I focused particularly on having the kensen as close to the nodo (or throat) as possible, very much like going for tsuki, and at the very very last moment, lifted the kensen for sashi-men. It was very effective. From the reactions of my practice opponents, I could see in their face that they were preparing to receive that fateful stab to the throat, which turned out to be a sashi-men. It was enlightening to see the power of the kensen.

Fukuda Sensei's advices on tsuki:

  • When executing tsuki, you should put your whole mind and body into it. You should not worry about missing the target, and should not be scared when executing tsuki against those who are of higher grades than yourself. Even if a tsuki missed the target, the emotional impact on your opponent is quite substantial. A determined, good-spirited tsuki, even if it missed, could have a devastating impact by defeating your opponent's spirit. And that could be the precursor to the winning cut.

Afterwards, we had ippon-geiko where we could only execute men and tsuki. One more thing, NO BLOCKING. The idea is to train the mind to throw everything into an attack without any hesitation. No blocking or hesitation, or else Fukuda Sensei would go very very angry.

Following the rounds of ippon-geiko was kakari-geiko, with Sano Sensei, Fukuda Sensei and Ka-bi as motodachi. I did a total 8 rounds of 15-sec kakari-geiko.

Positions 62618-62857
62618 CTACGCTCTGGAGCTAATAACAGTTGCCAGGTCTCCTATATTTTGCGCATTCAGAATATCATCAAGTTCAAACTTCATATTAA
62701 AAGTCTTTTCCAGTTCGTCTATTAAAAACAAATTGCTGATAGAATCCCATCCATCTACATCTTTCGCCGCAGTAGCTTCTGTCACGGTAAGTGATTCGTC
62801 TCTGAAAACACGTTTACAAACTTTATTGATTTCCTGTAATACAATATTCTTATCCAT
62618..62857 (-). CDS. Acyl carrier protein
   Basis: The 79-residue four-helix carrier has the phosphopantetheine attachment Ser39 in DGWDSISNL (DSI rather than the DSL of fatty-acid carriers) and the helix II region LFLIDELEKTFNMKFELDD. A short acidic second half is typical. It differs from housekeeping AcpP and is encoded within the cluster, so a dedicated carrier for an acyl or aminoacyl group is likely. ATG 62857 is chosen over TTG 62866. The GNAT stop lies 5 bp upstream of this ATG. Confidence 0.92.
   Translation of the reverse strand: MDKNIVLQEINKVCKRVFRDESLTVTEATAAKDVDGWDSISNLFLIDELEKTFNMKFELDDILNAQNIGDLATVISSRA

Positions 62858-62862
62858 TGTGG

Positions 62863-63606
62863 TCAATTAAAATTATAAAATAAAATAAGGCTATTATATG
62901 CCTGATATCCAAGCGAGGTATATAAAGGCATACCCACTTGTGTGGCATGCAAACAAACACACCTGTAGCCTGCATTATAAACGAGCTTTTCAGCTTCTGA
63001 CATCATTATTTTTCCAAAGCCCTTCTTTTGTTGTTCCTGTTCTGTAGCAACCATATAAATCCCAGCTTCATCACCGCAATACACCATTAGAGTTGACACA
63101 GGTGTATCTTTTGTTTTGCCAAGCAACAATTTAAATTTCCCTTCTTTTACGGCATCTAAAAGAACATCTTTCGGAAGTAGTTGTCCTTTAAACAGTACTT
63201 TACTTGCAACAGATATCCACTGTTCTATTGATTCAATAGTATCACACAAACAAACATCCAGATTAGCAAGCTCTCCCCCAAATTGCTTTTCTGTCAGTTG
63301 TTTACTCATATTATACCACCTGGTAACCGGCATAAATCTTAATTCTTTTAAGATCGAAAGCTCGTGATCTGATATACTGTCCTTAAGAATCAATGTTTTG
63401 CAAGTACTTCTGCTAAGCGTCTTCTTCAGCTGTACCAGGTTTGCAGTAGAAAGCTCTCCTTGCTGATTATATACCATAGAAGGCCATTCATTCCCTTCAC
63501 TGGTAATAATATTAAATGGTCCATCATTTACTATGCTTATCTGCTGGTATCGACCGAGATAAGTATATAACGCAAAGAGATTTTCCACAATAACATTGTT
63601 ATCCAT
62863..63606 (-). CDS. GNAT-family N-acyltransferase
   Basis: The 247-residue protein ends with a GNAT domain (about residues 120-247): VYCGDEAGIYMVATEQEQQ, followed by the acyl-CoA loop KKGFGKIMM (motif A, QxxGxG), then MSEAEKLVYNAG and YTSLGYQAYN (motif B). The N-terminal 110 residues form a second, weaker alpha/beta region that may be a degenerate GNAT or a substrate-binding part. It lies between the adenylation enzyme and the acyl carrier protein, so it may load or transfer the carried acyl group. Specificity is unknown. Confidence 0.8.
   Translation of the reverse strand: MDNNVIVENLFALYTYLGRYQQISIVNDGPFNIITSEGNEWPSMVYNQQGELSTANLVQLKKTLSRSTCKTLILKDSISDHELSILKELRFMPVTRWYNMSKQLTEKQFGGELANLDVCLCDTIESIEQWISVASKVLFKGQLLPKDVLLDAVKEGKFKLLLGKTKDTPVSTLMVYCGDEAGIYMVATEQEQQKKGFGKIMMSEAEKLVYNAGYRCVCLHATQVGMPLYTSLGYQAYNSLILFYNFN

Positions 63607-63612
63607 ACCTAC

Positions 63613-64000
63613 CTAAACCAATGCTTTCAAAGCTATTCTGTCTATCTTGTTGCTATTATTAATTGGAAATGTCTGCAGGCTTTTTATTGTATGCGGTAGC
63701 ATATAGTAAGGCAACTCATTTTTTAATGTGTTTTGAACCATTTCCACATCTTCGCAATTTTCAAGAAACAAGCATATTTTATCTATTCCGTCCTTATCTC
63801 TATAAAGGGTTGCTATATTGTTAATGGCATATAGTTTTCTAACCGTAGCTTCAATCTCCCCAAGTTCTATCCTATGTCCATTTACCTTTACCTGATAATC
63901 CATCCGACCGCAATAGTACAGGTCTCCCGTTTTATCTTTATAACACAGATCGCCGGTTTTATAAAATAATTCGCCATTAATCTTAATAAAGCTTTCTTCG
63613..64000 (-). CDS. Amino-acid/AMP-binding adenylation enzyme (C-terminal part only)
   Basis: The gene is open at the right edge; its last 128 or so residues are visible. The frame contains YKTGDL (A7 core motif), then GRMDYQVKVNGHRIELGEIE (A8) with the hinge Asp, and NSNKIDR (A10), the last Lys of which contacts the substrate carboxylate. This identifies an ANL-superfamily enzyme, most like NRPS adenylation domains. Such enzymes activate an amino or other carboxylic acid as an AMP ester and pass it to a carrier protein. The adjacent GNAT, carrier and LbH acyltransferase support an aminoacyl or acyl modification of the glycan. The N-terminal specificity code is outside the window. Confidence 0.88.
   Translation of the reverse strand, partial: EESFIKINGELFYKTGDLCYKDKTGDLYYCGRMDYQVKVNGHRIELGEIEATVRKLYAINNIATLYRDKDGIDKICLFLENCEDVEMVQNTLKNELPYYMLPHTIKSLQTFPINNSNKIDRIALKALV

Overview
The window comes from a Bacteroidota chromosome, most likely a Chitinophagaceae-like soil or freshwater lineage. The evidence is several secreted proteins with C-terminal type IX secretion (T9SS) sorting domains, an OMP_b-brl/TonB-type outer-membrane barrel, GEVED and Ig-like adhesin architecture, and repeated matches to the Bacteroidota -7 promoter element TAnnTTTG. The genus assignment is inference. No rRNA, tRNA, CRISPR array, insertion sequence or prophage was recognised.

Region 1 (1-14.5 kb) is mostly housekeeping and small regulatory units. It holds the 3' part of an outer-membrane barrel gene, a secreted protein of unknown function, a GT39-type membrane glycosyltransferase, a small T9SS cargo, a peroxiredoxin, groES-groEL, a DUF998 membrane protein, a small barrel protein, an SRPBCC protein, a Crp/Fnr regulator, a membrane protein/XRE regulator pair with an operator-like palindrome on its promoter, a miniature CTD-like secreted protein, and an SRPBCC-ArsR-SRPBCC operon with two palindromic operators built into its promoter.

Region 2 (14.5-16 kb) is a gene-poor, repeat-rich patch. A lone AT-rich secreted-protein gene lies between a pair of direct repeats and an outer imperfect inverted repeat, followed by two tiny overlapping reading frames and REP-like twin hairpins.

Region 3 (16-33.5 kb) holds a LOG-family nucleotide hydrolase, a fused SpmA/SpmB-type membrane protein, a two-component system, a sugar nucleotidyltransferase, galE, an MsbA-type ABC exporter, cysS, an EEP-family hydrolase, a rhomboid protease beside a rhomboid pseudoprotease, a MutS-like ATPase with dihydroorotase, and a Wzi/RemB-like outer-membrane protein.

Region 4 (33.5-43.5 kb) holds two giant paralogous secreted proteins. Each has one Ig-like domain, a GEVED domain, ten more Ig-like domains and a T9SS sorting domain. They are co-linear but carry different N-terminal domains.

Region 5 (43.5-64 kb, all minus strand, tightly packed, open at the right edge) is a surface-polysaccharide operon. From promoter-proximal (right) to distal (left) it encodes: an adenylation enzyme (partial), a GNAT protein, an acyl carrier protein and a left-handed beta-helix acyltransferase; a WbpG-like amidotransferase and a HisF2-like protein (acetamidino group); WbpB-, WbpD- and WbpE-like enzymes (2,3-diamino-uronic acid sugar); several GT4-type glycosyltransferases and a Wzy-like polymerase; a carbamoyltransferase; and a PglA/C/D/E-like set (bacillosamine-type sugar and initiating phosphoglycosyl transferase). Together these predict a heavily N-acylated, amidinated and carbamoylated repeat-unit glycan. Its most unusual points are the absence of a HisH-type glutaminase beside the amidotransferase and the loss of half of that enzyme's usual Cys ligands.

In the final 20 mins of the training, I had jigeiko with Sussan, Jayson Chaplin and Yoshiki. I had very good keiko and was in very good spirit. I was imagining myself playing in the WKC and needing to score that ippon badly. That was how I played in those jigeiko. I was focusing my seme and concentraing on my pre-kote cut posture. (i.e.To execute a kote that looks like a men, and vice versa.)

Saturday - Willoughby
Yoshiyuki the Champion is back. It is his first keiko with the club since his first child was born 4 months ago. It so so great to have him training with us again.

In the jigeiko session, I had jigeiko with Fukuda Sensei, Yoshiyuki, Itakura Sensei, Mike Henstock.

Yoshiyuki's Feedbacks:
  • Never voluntarily move-out from tsuba-zerai - There is no such thing as mutual agreement to move out from tsubazerai. And NEVER EVER do that in the World Championships. It is very risky to voluntarily move back, as the opponent can easily take advantage of your willingness and score a men-cut while you back off.

  • Sayu-kote suburi - We quite often see opponents who lift their arms up high to protect their men, with their kensen wildly off the center. This exposes both their do and kote.

    There is a good suburi exercise for cutting this kind of exposed kote with arms lifted up high, and kenzen off centre. It is almost like doing do cut suburi, but instead of swinging down in a 45 degree angle, the swing to the kote is horizontal.

    This kind of suburi is good for wrist strength building, giving you more control on your shinai movements. It is extremely useful in shiai situation when opponent has both arms up high.

Fukuda Sensei's Feedbacks & Advices:

    • Don't get into a rhythm - No rhythmic rocking movements before men-cut.
    • Issoku-ito no men-uchi - Practice as much one-step one-cut men-uchi as possible.
    • Cutting opportunities:
      1. Cut when opponent's mind is changing - when they are in the process of deciding the launch of a cut; and when the action signal is being transmitted from the brain to the arms and legs to execute the cut.
      2. Find your opponent's movement pattern - Attack during the process of completing a pattern (e.g. twirling the shinai). Entice your opponent to go into a movement pattern. When they go into a pattern, you can predict their next move, and then cut while they are in the middle of executing a pattern.